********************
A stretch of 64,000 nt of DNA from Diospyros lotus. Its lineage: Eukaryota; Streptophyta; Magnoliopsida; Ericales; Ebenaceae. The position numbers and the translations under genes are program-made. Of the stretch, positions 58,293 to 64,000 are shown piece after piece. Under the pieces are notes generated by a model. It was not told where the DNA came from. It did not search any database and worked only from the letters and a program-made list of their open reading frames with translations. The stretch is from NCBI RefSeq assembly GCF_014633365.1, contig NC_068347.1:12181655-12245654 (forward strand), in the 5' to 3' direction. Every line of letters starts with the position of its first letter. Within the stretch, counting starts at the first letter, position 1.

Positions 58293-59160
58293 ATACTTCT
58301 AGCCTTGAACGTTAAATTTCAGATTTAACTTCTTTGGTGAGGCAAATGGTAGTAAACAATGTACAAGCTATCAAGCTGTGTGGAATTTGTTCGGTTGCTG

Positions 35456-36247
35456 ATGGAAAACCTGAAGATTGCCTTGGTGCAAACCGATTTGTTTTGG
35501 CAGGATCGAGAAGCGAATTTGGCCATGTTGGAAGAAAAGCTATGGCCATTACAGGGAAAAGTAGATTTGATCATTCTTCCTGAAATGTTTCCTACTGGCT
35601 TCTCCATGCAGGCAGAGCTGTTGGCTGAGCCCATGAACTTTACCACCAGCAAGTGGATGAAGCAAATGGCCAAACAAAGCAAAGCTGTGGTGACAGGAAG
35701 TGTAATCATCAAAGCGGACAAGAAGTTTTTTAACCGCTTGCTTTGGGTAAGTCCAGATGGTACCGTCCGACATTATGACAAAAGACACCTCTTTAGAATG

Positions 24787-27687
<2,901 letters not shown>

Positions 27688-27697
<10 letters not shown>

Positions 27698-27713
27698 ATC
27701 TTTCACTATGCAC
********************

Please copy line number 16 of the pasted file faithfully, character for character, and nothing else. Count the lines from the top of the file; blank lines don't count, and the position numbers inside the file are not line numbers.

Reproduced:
27701 TTTCACTATGCAC